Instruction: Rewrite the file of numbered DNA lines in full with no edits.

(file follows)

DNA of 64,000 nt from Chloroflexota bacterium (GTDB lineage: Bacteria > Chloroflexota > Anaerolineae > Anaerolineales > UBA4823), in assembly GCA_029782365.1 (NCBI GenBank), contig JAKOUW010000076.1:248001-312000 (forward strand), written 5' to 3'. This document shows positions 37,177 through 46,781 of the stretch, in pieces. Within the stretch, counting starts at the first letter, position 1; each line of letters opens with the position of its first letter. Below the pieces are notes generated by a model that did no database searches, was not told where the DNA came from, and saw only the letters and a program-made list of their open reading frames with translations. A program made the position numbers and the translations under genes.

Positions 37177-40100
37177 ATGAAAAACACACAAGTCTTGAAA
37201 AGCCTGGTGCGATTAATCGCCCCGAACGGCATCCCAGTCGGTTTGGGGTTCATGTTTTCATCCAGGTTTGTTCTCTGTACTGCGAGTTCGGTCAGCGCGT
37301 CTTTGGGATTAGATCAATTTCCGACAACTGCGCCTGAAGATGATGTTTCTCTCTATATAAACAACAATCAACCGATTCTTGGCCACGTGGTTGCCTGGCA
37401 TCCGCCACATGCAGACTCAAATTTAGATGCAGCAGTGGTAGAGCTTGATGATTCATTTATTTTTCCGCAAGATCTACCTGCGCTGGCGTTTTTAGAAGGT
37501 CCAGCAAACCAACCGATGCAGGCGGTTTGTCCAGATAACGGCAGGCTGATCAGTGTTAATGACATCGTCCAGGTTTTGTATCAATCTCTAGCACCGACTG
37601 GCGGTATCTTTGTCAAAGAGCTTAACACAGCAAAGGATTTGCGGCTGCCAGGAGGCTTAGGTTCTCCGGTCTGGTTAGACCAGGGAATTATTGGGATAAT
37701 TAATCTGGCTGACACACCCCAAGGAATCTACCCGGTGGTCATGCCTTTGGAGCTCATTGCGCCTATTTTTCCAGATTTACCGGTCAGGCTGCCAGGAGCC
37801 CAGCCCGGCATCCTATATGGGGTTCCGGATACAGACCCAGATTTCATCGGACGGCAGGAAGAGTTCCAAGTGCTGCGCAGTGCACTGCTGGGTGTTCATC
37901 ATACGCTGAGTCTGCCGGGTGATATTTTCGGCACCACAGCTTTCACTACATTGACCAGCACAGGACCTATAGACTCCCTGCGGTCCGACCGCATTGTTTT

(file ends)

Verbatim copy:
DNA of 64,000 nt from Chloroflexota bacterium (GTDB lineage: Bacteria > Chloroflexota > Anaerolineae > Anaerolineales > UBA4823), in assembly GCA_029782365.1 (NCBI GenBank), contig JAKOUW010000076.1:248001-312000 (forward strand), written 5' to 3'. This document shows positions 37,177 through 46,781 of the stretch, in pieces. Within the stretch, counting starts at the first letter, position 1; each line of letters opens with the position of its first letter. Below the pieces are notes generated by a model that did no database searches, was not told where the DNA came from, and saw only the letters and a program-made list of their open reading frames with translations. A program made the position numbers and the translations under genes.

Positions 37177-40100
37177 ATGAAAAACACACAAGTCTTGAAA
37201 AGCCTGGTGCGATTAATCGCCCCGAACGGCATCCCAGTCGGTTTGGGGTTCATGTTTTCATCCAGGTTTGTTCTCTGTACTGCGAGTTCGGTCAGCGCGT
37301 CTTTGGGATTAGATCAATTTCCGACAACTGCGCCTGAAGATGATGTTTCTCTCTATATAAACAACAATCAACCGATTCTTGGCCACGTGGTTGCCTGGCA
37401 TCCGCCACATGCAGACTCAAATTTAGATGCAGCAGTGGTAGAGCTTGATGATTCATTTATTTTTCCGCAAGATCTACCTGCGCTGGCGTTTTTAGAAGGT
37501 CCAGCAAACCAACCGATGCAGGCGGTTTGTCCAGATAACGGCAGGCTGATCAGTGTTAATGACATCGTCCAGGTTTTGTATCAATCTCTAGCACCGACTG
37601 GCGGTATCTTTGTCAAAGAGCTTAACACAGCAAAGGATTTGCGGCTGCCAGGAGGCTTAGGTTCTCCGGTCTGGTTAGACCAGGGAATTATTGGGATAAT
37701 TAATCTGGCTGACACACCCCAAGGAATCTACCCGGTGGTCATGCCTTTGGAGCTCATTGCGCCTATTTTTCCAGATTTACCGGTCAGGCTGCCAGGAGCC
37801 CAGCCCGGCATCCTATATGGGGTTCCGGATACAGACCCAGATTTCATCGGACGGCAGGAAGAGTTCCAAGTGCTGCGCAGTGCACTGCTGGGTGTTCATC
37901 ATACGCTGAGTCTGCCGGGTGATATTTTCGGCACCACAGCTTTCACTACATTGACCAGCACAGGACCTATAGACTCCCTGCGGTCCGACCGCATTGTTTT